RBF Collocation Method (Kansa’s Method) Consider the Poisson’s equation (1) (2) We approximate u by û by assuming (3) where 2021/9/17 14

(4) (5) By substituting (3), (5) into (1)-(2), we have (6) (7) can be

(4) (5) By substituting (3), (5) into (1)-(2), we have (6) (7) can be obtained by solving N N system (6)-(7). 2021/9/17 15

 W W 2021/9/17 16

W W 2021/9/17 16

For parabolic problems such as heat equation, we have (8) where t is the

For parabolic problems such as heat equation, we have (8) where t is the time step, and un+1 are the solutions at time tn=n t and tn+1=(n+1) t. Similar to elliptic problems, we assume (9) 2021/9/17 17

Substituting (9) into (8) and (2), we have Notice that 2021/9/17 18

Substituting (9) into (8) and (2), we have Notice that 2021/9/17 18

Example I where RBFs: MQ, c = 0. 8; i. e. , Grid points:

Example I where RBFs: MQ, c = 0. 8; i. e. , Grid points: 19 x 19 Maximum error: 8. 703 E-5 2021/9/17 19

Approximate Sol. and Maximum Norm Error by Kansa’s Method 2021/9/17 20

Approximate Sol. and Maximum Norm Error by Kansa’s Method 2021/9/17 20

Example II (Rotating Cone) Exact solution: where t = 0. 01, t [0, 2]

Example II (Rotating Cone) Exact solution: where t = 0. 01, t [0, 2] Maximum norm error = 0. 001165 with c = 0. 2 (MQ). 2021/9/17 21

Approximate Sol. by Kansa’s Method (Rotating Cone) t=0. 5 2021/9/17 t=1. 0 t=0. 75

Approximate Sol. by Kansa’s Method (Rotating Cone) t=0. 5 2021/9/17 t=1. 0 t=0. 75 t=1. 25 22

Maximum Error Norm by Kansa’s Method (Rotating Cone) t=0. 5 2021/9/17 t=1. 0 t=0.

Maximum Error Norm by Kansa’s Method (Rotating Cone) t=0. 5 2021/9/17 t=1. 0 t=0. 75 t=1. 25 23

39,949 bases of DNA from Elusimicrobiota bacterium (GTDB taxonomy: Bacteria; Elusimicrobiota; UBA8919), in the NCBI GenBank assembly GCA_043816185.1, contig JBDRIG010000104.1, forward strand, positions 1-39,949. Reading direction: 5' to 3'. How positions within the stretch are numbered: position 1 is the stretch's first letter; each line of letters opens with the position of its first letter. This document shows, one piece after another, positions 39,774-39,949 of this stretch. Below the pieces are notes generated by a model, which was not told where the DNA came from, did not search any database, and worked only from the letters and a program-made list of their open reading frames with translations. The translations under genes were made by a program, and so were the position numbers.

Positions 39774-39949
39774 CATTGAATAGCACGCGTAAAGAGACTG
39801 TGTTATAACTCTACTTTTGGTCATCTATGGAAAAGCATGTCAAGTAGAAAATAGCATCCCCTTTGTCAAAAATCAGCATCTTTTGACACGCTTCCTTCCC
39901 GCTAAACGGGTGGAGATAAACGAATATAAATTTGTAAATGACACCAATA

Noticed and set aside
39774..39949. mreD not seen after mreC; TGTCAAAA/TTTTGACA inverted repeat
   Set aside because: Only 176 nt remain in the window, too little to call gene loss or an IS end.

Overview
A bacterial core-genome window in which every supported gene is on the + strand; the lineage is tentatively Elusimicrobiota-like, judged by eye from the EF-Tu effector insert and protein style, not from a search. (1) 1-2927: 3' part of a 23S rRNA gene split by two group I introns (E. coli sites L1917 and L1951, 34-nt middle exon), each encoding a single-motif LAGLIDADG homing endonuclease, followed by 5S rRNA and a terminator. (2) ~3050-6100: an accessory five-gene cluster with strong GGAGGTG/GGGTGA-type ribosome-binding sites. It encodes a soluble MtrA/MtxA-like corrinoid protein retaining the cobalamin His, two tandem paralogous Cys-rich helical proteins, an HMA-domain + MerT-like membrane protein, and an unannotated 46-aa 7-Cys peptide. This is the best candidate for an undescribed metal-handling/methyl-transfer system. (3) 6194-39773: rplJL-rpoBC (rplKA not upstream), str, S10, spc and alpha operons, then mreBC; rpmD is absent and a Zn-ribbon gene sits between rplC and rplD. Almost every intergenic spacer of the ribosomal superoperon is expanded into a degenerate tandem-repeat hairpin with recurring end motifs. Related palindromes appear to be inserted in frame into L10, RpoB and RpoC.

Example III (Burgers’ Equation) Exact Solution t = 0. 01, t [0, 1. 25],

Example III (Burgers’ Equation) Exact Solution t = 0. 01, t [0, 1. 25], = 0. 05 Maximum norm error = 0. 0719 with c = 0. 2 (MQ). 2021/9/17 24

Approximate Sol. of Kansa’s Method – Burger’s Equation t=0. 5 2021/9/17 t=1. 0 t=0.

Approximate Sol. of Kansa’s Method – Burger’s Equation t=0. 5 2021/9/17 t=1. 0 t=0. 75 t=1. 25 25

Maximum Norm Error of Kansa’s Method t=0. 5 2021/9/17 t=1. 0 t=0. 75 t=1.

Maximum Norm Error of Kansa’s Method t=0. 5 2021/9/17 t=1. 0 t=0. 75 t=1. 25 26

CFD Example with the Kansa’s Method: Natural Convection with/without Phase Change 2021/9/17 27

CFD Example with the Kansa’s Method: Natural Convection with/without Phase Change 2021/9/17 27

Meshless Method II MFS-DRM 2021/9/17 28

Meshless Method II MFS-DRM 2021/9/17 28

Elliptic PDEs 2021/9/17 29

Elliptic PDEs 2021/9/17 29

WE FOCUS ON THIS *MFS - METHOD OF FUNDAMENTAL SOLUTIONS 2021/9/17 30

WE FOCUS ON THIS *MFS - METHOD OF FUNDAMENTAL SOLUTIONS 2021/9/17 30

The Method of Fundamental Solutions Desingularized Method The Charge Simulation Method The Superposition Method

The Method of Fundamental Solutions Desingularized Method The Charge Simulation Method The Superposition Method Regular BEM 2021/9/17 31